Remembering an icon: Funeral, second line for Tom Benson celebrate his extraordinary life

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NEW ORLEANS -- It was a day that was both somber and celebratory as hundreds of high-profile politicians, athletes, friends and family  gathered at St. Louis Cathedral for the funeral Mass of Saints and Pelicans owner Tom Benson.

The private service started at noon and was attended by Gov. John Bel Edwards, Mayor Mitch Landrieu, Mayor-elect Latoya Cantrell, U.S. Rep. Garret Graves, Louisiana House Speaker Taylor Barras, NBA Commissioners David Stern and Adam Silver, and NFL Commissioner Roger Goodell, among others.

Saints head coach Sean Payton, quarterback Drew Brees, and Pelicans star Anthony Davis served as honorary pallbearers.

Drew Brees and Anthony Davis stand outside St. Louis Cathedral

Archbishop Gregory Aymond of the Archdiocese of New Orleans officiated much of the Mass. He said Tom Benson loved to tell the story of how he and his wife, Gayle Benson, met -- at St. Louis Cathedral.

"One day Tom came to an early Mass and Gayle was the lector," Aymond recalled. "He looked at her during that Mass and said, 'I have to meet her.' He’s persistent. And he did."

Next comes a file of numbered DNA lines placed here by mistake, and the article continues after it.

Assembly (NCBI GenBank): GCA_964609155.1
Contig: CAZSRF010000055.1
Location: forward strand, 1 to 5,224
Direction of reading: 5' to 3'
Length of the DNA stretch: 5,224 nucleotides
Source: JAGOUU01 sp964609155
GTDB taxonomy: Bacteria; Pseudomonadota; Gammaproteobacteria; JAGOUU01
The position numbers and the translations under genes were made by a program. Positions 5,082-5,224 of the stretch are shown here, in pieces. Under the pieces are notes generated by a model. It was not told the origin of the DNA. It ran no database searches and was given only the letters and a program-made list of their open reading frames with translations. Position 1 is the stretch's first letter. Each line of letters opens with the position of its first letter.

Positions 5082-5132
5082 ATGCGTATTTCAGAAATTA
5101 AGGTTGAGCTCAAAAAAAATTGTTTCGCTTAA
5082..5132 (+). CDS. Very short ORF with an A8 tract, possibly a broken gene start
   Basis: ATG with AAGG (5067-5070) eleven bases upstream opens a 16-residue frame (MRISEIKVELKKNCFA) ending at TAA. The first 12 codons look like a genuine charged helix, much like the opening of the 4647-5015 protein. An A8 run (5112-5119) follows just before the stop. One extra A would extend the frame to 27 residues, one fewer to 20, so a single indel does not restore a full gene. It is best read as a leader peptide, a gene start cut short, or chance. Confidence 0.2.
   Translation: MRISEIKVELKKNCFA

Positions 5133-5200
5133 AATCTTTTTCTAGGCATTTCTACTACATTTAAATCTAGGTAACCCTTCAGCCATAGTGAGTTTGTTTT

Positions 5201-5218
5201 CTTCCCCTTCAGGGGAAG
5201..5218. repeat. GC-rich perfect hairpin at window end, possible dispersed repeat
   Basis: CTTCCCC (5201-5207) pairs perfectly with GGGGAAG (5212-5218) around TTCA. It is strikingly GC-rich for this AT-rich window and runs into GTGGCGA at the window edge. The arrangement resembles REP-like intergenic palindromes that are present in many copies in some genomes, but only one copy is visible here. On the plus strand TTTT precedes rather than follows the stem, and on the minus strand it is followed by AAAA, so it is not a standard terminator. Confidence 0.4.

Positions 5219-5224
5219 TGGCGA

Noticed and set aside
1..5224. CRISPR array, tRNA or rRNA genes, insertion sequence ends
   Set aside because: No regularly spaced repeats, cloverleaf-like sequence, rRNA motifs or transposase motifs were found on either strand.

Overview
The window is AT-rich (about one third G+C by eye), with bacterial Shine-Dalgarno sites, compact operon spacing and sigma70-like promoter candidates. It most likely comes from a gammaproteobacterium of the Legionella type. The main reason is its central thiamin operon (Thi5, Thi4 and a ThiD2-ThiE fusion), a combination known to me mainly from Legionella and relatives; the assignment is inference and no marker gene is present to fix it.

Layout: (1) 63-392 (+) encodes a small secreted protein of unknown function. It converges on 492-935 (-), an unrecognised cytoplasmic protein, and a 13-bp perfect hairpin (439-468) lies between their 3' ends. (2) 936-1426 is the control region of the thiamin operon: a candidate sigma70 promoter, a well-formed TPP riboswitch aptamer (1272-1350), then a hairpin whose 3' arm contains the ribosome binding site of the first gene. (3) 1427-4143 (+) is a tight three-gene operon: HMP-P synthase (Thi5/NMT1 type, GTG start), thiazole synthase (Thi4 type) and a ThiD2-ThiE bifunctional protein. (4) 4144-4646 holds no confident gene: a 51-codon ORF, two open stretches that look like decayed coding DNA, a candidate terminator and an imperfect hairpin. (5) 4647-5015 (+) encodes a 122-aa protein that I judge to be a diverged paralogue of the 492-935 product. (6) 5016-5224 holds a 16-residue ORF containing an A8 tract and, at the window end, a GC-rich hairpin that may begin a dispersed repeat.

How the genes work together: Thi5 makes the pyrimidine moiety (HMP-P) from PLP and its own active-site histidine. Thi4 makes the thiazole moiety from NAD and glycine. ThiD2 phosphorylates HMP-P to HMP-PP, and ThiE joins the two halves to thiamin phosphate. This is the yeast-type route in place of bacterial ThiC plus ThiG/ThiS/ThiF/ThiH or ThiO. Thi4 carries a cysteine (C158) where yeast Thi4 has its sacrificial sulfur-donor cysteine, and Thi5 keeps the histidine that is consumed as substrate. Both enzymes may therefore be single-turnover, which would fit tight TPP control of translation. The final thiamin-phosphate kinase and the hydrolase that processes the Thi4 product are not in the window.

The community has been mourning the loss of a New Orleans icon for the past week. Benson, 90, died Thursday (March 15) after being hospitalized for several weeks with flu-like symptoms.

He was born on July 12, 1927 and graduated from St Aloysius High School and Loyola University.

Aymond reminded funeral-goers that Benson grew up poor. His parents could have never afforded tuition at St. Aloysius (now Brother Martin), but Benson got a scholarship.

He started young in the car business and amassed a personal fortune of nearly $3 billion by the end of his life.

But Benson was known as much for his wealth as he was for his philanthropy, having given millions of dollars to schools, hospitals, to Tulane University in its quest to build Tom Benson Field at Yulman Stadium, and to the NFL.

Benson also experienced a great deal of heartache -- the death of two wives and two adopted children and a fallout with his family in his later years -- but he remained a man of faith, Aymond said.

Big crowds gathered in the French Quarter after the funeral for a second line to celebrate his extraordinary life.

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